For 1979 through 1981, section 6653(b) provided for an addition to tax in an amount equal to 50 percent of the underpayment if any portion is attributable to fraud. For 1982 and 1983, section 6653(b)(1) provided for an addition to tax in an amount equal to 50 percent of the underpayment if any portion is attributable to fraud. Also, for 1982 and 1983, section 6653(b)(2) provided for an addition to tax in the amount of 50 percent of the interest payable under section 6601 with respect to the portion of the underpayment that is attributable to fraud.
To establish fraud, the elements that the Commissioner must prove are: (1) The existence of an underpayment of tax, and (2) that some part of the underpayment was due to fraud. Petzoldt v. Commissioner [Dec. 45,566], 92 T.C. 661, 698-699 (1989). To prove an underpayment, the Commissioner cannot satisfy her burden by relying on the taxpayer's failure to discharge his burden of proving error in her determination of the deficiencies. Otsuki v. Commissioner [Dec. 29,807], 53 T.C. 96, 106 (1969). Furthermore, a conviction for willful falsification under section 7206(1) does not require that there be an underpayment of tax. Goodwin v. Commissioner [Dec. 36,413], 73 T.C. 215, 229 (1979), overruled on another issue Wright v. Commissioner [Dec. 41,998], 84 T.C. 636, 643 (1985).
With respect to the first prong, the Commissioner must prove that, for the years at issue, the tax imposed against the taxpayer under subtitle A of the Internal Revenue Code exceeds the amount shown on the return. See sec. 6211.
In the instant case, respondent has correctly stated that she has the burden of proof regarding the fraud issue. The evidence that she relies on is the fact that decedent was involved in criminal activity, that he kept no books and records of the illegal payments, and that he was indicted and convicted on 43 counts of mail fraud, 1 count of conspiracy, and 4 counts of filing false Federal income tax returns. Respondent contends that the above information, combined with the other allegations affirmatively admitted by petitioner, serves to provide a sufficient basis for this Court to find that the additions to tax for fraud apply in this case.
Respondent, in her pleadings in the instant case, did not provide information that was easily within her reach: Decedent's 1979-1982 Federal income tax returns as originally filed with respondent; respondent's basis for reconstructing the income allocable to the illegal scheme; and respondent's allocation of the income from the illegal scheme among the participants. Such evidence would have provided information by which the Court could determine whether an underpayment existed.
Taking all of respondent's allegations into consideration, including those that were denied by petitioner, we find that respondent's allegations were conclusory statements not supported by specific allegations that provide the basis for the claim of an underpayment of tax. We use our discretion to find that respondent is not entitled to a default judgment on the issue of fraud under the circumstances herein. Cf. Smith v. Commissioner [Dec. 45,211], supra at 1050 (where the Commissioner's answer alleged specifically: "In the absence of complete and adequate books of account and records of income, respondent has determined petitioner's correct taxable income for each of the taxable years 1972 and 1973, on the basis of the net worth method.").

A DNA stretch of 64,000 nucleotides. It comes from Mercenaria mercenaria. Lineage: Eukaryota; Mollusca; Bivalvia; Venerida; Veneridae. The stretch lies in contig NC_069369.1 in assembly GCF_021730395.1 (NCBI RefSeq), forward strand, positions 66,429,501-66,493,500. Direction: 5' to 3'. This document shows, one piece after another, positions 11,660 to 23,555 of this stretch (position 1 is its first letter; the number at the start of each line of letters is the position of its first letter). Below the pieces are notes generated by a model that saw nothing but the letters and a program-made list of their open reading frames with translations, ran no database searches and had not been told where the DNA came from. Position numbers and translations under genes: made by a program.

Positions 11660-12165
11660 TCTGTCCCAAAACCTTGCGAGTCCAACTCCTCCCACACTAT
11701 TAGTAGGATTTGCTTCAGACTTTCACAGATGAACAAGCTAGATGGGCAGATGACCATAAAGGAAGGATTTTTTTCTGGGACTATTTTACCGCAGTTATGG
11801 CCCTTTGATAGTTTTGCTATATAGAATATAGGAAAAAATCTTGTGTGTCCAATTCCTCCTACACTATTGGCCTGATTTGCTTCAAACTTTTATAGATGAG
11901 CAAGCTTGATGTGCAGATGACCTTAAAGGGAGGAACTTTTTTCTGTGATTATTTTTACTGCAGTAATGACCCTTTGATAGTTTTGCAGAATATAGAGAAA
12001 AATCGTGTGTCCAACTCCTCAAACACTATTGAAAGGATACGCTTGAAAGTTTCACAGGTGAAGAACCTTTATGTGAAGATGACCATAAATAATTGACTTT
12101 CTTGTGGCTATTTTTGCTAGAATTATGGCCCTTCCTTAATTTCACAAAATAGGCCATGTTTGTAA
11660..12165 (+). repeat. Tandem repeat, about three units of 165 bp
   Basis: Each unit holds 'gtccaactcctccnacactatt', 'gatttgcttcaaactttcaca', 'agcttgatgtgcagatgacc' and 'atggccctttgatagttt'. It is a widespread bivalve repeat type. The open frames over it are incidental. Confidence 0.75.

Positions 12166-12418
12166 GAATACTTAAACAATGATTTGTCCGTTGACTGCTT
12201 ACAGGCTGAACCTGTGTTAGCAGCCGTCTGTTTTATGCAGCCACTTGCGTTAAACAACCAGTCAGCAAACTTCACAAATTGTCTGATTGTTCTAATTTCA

The Commissioner must present clear and convincing evidence that the taxpayer made an underpayment. Sec. 7454(a); Rule 142(b); Petzoldt v. Commissioner, supra at 699; Otsuki v. Commissioner, supra at 105. Also, "the Commissioner's pleadings must allege specific facts sufficient to sustain a finding of fraud before he will be entitled to a decision that includes an addition to tax for fraud upon the failure of a taxpayer to appear for trial." Smith v. Commissioner, supra at 1058. Our review of the entire record in this case reveals that respondent has not presented such evidence here.
For this reason, we will deny respondent's motion for default judgment in reduced amounts. We note that the parties appear to agree that petitioner has no assets and does not intend to engage an attorney. However, neither petitioner nor respondent has conceded the fraud addition. Therefore, absent a stipulated decision or a motion for entry of decision by respondent, in which respondent concedes the addition for fraud, this case will be calendared for trial on the fraud issue.
To reflect the foregoing,
An appropriate order will be issued granting respondent's motion to dismiss for failure to properly prosecute and to determine deficiencies and additions to tax in reduced amounts, and denying respondent's motion for default judgment under section 6653(b) for 1979-1981, and 6653(b)(1) and (2) for 1982-1983.